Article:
For the pile driving, the crane worked with 247 feet of main boom, a wind tip attachment and a vibratory-hammer to drive the piles.
Drive sheet piling to form the base of the seawall while operating the crane from land instead of mounting it on a barge.
Bert & MacKay Construction
The seawall in Charlottetown, Prince Edward Island, Canada, will reclaim land for the construction the PEI Convention Center, which is being built by the Charlottetown Area Development Corp. The project is being overseen by local general contractor Bert & MacKay Construction.
The Manitowoc 16000 crane, owned and operated by Irving Equipment the pile-driving subcontractor, was initially used to drive sheet piling that forms the base of the seawall. While typical pile driving in marine applications might require a barge-mounted crane, the size and capacity of the 16000 allow it to work on land, operating at radii of between 125 and 180 feet.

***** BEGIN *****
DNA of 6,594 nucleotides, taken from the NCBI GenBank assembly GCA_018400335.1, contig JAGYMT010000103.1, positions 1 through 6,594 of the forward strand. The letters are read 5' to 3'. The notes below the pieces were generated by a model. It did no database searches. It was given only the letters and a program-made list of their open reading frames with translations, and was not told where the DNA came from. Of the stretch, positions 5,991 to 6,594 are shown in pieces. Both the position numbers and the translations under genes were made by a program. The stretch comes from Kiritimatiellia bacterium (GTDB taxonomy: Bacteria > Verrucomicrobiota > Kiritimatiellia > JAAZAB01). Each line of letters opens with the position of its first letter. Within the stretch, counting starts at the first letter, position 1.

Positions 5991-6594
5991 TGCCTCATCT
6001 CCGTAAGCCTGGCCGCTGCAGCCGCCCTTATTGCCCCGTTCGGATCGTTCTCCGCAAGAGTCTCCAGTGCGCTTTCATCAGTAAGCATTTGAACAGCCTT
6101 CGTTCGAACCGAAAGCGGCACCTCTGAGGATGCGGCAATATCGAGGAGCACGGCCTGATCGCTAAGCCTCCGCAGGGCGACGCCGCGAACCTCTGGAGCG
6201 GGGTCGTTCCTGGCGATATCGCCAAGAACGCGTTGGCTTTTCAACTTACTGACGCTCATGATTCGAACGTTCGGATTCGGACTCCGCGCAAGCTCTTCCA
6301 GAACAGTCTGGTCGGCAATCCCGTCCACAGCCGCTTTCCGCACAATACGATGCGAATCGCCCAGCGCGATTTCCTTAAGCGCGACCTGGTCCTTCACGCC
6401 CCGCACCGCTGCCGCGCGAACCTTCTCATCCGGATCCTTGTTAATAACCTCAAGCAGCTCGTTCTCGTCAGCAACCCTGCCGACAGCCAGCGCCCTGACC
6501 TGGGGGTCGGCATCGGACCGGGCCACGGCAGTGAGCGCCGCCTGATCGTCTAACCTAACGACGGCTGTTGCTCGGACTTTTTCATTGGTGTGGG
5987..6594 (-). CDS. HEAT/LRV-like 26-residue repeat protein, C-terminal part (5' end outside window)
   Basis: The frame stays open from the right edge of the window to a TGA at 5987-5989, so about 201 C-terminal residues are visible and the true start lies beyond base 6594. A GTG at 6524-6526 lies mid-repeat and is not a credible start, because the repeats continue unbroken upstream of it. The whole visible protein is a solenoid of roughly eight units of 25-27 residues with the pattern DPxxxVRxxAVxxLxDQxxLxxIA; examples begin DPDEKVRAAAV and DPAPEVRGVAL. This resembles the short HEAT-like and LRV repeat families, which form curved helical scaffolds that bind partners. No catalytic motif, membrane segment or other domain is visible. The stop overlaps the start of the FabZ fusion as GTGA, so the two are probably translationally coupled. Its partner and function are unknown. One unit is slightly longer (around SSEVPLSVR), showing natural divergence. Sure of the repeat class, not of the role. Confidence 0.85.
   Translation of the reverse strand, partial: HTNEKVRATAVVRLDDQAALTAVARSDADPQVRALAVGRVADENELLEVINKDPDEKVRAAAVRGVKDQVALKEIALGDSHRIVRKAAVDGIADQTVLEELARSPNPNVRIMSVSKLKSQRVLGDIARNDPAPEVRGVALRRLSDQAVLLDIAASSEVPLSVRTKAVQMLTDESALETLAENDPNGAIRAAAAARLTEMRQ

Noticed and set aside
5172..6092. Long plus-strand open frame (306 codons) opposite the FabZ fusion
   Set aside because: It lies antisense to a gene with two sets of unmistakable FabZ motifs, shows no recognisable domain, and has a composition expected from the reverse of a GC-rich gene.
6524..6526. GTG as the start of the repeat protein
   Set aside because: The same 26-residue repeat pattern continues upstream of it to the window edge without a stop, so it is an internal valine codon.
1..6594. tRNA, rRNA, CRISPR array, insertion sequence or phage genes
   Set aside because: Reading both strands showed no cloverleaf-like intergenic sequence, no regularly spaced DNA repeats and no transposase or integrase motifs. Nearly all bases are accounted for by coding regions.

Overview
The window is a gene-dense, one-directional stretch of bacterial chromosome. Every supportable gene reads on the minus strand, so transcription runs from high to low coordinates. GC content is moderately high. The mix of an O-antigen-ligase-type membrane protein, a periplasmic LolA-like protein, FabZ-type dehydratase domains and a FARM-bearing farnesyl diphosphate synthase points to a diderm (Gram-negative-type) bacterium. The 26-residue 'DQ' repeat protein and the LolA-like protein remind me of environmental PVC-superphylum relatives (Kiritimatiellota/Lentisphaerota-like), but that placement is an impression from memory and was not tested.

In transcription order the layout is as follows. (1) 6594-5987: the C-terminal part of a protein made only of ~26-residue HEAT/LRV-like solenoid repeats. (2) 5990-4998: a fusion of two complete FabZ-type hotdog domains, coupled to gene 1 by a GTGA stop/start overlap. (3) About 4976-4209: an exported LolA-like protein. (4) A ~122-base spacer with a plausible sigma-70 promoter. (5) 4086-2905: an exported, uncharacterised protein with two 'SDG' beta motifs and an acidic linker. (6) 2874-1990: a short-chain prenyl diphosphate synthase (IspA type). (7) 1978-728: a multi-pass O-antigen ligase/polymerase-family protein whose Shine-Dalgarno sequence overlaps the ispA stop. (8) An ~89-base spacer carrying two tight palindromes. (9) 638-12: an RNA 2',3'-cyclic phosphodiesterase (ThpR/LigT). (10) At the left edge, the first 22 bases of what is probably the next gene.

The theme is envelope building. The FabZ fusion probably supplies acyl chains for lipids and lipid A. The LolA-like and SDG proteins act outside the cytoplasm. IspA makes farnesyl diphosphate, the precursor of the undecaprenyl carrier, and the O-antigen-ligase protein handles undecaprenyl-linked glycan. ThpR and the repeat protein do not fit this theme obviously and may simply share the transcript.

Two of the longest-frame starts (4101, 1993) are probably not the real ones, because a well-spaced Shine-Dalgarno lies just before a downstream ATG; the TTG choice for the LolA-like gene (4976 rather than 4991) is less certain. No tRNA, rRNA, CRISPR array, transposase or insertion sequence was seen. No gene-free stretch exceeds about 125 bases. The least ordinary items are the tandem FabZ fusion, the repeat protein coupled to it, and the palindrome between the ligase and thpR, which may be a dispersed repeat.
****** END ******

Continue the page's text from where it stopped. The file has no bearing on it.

Victor Murty, project manager for Irving Equipment, says that operating a large crawler crane from land for these marine applications help mitigate weather, tidal influences and other environmental considerations. "There are definite savings in not mobilizing barges. Plus, it is easier to access materials from land," Murty said.
For the pile driving, the crane worked with 247 feet of main boom, a wind tip attachment and a vibratory-hammer to drive the piles. The wind tip provides greater offset and keeps the hammer and sheet pile away from the boom during installation.
With the installation of sheet piling complete, the 16000 helped another subcontractor install whalers, the cross beams that support the seawall. For this work, the crane again worked at radii of between 125 and 180 feet.